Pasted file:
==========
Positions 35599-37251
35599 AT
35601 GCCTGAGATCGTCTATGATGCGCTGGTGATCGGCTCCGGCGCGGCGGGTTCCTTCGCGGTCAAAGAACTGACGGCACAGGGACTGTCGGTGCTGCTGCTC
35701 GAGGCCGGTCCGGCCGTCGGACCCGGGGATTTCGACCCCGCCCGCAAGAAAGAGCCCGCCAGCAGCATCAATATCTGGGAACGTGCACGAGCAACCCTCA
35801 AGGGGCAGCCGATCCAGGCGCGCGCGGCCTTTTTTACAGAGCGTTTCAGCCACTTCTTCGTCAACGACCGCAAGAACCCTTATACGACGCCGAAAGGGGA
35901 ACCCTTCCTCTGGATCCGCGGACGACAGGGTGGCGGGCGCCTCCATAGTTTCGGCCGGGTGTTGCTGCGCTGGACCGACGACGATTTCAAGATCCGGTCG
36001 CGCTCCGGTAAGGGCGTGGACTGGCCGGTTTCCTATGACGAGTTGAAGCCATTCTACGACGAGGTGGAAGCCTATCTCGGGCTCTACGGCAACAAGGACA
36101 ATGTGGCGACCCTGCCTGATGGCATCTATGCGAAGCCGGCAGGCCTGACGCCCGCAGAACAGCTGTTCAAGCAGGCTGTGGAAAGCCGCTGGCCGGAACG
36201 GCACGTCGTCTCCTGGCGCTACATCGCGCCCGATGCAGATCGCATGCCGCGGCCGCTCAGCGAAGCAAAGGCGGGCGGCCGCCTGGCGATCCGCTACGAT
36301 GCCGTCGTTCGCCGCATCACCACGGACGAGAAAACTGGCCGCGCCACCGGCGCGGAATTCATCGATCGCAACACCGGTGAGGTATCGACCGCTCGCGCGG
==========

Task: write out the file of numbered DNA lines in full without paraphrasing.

Positions 35599-37251
35599 AT
35601 GCCTGAGATCGTCTATGATGCGCTGGTGATCGGCTCCGGCGCGGCGGGTTCCTTCGCGGTCAAAGAACTGACGGCACAGGGACTGTCGGTGCTGCTGCTC
35701 GAGGCCGGTCCGGCCGTCGGACCCGGGGATTTCGACCCCGCCCGCAAGAAAGAGCCCGCCAGCAGCATCAATATCTGGGAACGTGCACGAGCAACCCTCA
35801 AGGGGCAGCCGATCCAGGCGCGCGCGGCCTTTTTTACAGAGCGTTTCAGCCACTTCTTCGTCAACGACCGCAAGAACCCTTATACGACGCCGAAAGGGGA
35901 ACCCTTCCTCTGGATCCGCGGACGACAGGGTGGCGGGCGCCTCCATAGTTTCGGCCGGGTGTTGCTGCGCTGGACCGACGACGATTTCAAGATCCGGTCG
36001 CGCTCCGGTAAGGGCGTGGACTGGCCGGTTTCCTATGACGAGTTGAAGCCATTCTACGACGAGGTGGAAGCCTATCTCGGGCTCTACGGCAACAAGGACA
36101 ATGTGGCGACCCTGCCTGATGGCATCTATGCGAAGCCGGCAGGCCTGACGCCCGCAGAACAGCTGTTCAAGCAGGCTGTGGAAAGCCGCTGGCCGGAACG
36201 GCACGTCGTCTCCTGGCGCTACATCGCGCCCGATGCAGATCGCATGCCGCGGCCGCTCAGCGAAGCAAAGGCGGGCGGCCGCCTGGCGATCCGCTACGAT
36301 GCCGTCGTTCGCCGCATCACCACGGACGAGAAAACTGGCCGCGCCACCGGCGCGGAATTCATCGATCGCAACACCGGTGAGGTATCGACCGCTCGCGCGG